By Sean Millerick
Earlier this week, I published a piece on the unique connection shared between Don Mattingly and Charlie Montoyo. While I encourage you to find it and read it, for the sake of your edification and my page views, what the special connection boiled down to was the fact the two are the only managers in all of MLB right now that spent their entire MLB careers with one team.
Mattingly did so by dint of a Hall of Fame caliber career in pinstripes with the New York Yankees, whereas Montoyo did so with the much humbler showing of five at- bats with the Montreal Expos.
I stumbled across this while researching another idea entirely, which was essentially which MLB team came out the best when you played Six Degrees of Kevin Bacon: MLB Manager edition.
I believe the answer to that question is the Boston Red Sox, but I freely admit to losing interest once I realized my beloved Miami Marlins were not the answer, as I thought they might be. You’ll have to check my math on that one.
However, all this fun manager research did put me in the position of taking a really close look at who is currently calling the shots for all 30 MLB teams.
Two things had become painfully clear. Firstly, I really need help, with time management at a minimum and likely a great deal more. Secondly though, and of much more importance and interest, is this:
Don Mattingly is far and away the best former player managing right now.
Frankly, it’s not even close, and hasn’t been for a while. His career WAR of 42.4 is at least 20 points ahead of every active manager except Dusty Baker (37.0), and with all due respect to Dusty, I don’t think it’s heretical of me to say Mattingly was a much better player.
Craig Counsell is next on the WAR list at 22.4, just edging out Mark Kotsay’s 21.3 mark. Counsell and Kotsay were certainly useful contributors in their careers, sometimes as starters, often as role players, and just feel like the kind of player you expect to end up managing a team.
Which brought me to a simple question: why?
Why is it that more superstars, or even just pretty good players, don’t end up as managers? Granted, WAR isn’t everything when it comes to player evaluation.
Mike Matheny has a career mark of -0.5 but won four Gold Gloves. It obviously isn’t a clear prerequisite for quality managing either; Tony La Russa had -0.6 WAR as a player but seems to have figured out how to make it as a manager anyway.
At least six current managers have never had so much as a single MLB at-bat. Still, it seems odd that only one active skipper has anything close to a Cooperstown resume.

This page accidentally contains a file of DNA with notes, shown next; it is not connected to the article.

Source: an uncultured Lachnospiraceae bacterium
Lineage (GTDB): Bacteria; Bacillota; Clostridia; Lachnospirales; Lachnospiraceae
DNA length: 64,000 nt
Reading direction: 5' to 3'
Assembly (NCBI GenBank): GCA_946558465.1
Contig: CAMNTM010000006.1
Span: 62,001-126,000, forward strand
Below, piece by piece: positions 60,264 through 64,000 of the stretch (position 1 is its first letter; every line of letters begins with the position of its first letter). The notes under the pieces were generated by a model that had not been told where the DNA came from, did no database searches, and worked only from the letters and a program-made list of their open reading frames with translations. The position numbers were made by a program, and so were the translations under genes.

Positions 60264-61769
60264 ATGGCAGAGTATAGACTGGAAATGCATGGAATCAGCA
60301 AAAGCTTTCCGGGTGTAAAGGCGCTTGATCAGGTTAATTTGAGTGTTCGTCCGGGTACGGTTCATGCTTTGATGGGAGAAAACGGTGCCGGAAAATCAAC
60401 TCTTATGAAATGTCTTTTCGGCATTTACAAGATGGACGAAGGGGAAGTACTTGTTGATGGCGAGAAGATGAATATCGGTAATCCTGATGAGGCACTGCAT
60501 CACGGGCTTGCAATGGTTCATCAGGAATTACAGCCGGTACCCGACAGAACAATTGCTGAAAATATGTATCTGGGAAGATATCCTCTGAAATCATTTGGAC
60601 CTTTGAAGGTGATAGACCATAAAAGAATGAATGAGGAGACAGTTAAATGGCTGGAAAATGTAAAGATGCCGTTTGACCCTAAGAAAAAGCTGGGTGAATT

And that’s actually been true for decades. Mattingly is one of only five former MVP winners to win a Manager of the Year award, which he picked up after the 2020 season. Kirk Gibson is the only other person to do it this century, and he last managed in 2014.
Courtesy of same great research at Baseball:Past and Present, it would appear that out of the 57 players with 50+ WAR who became a manager, only six started playing baseball after 1960. That’s insane. Put a much simpler way, that means you can probably count on one hand the number of MLB managers ever selected with any kind of enthusiasm in a fantasy baseball draft.
So why so few? After all, this lack of superstar managing wasn’t always the case. Ted Williams, Ty Cobb, and Cy Young all managed. Pretty sure I remember hearing something about Pete Rose giving it a whirl as well. WAR-wise, 12 managers had a 100+ career as a player. Yet in 2022, we’re tipping our caps to Donnie’s 42.4 mark.
Blame it on television and money.
The opportunities to make money while staying connected to the game are just so much more prolific than they once were. ESPN, MLB Network, Fox Sports, even just RSNs and local radio all provide lucrative positions for former players.
Seemingly every team has also chosen to hire at least one special assistant, largely ambassadorial positions that are just as much about exciting the fans as they are about really contributing to the team. Though some absolutely do offer real value (you’ll never hear me criticize the value of letting any baseball player interact with Ichiro). Teams have infinitely more money to throw around these days.
Consequently, player earnings are also drastically higher, especially for the game’s elite. These people don’t need to work another day in their lives, and for some it’s debatable if their children will have to do all that much either. On that note, baseball unquestionably takes players away from their family more than other sport. If financial necessity isn’t a factor, why hit the road again? It could be that simple.
However, I think a final culprit could be the analytics age. Again, at least six active managers never played. I doubt anyone reading this expects that number to regress.
The MLB manager of the future is much more likely to resemble Jonah Hill’s character in Moneyball than, say, Tom Hank’s slugger-turned-skipper in A League of Their Own. A bit of an exaggeration, perhaps, but not by much. Managing is hard, and much more cerebral than it once was.
Then again, maybe things start to swing back the other way in the coming years. I wouldn’t bet against Joey Votto making the Hall as a player and a manager. Right now, though? It’s Don Mattingly by a mile at the top.
Sean Millerick is a diehard Miami Marlins fan but still finds cause for hope every Spring Training. He currently writes for @CallToThePen. You can find him on Twitter @miasportsminute.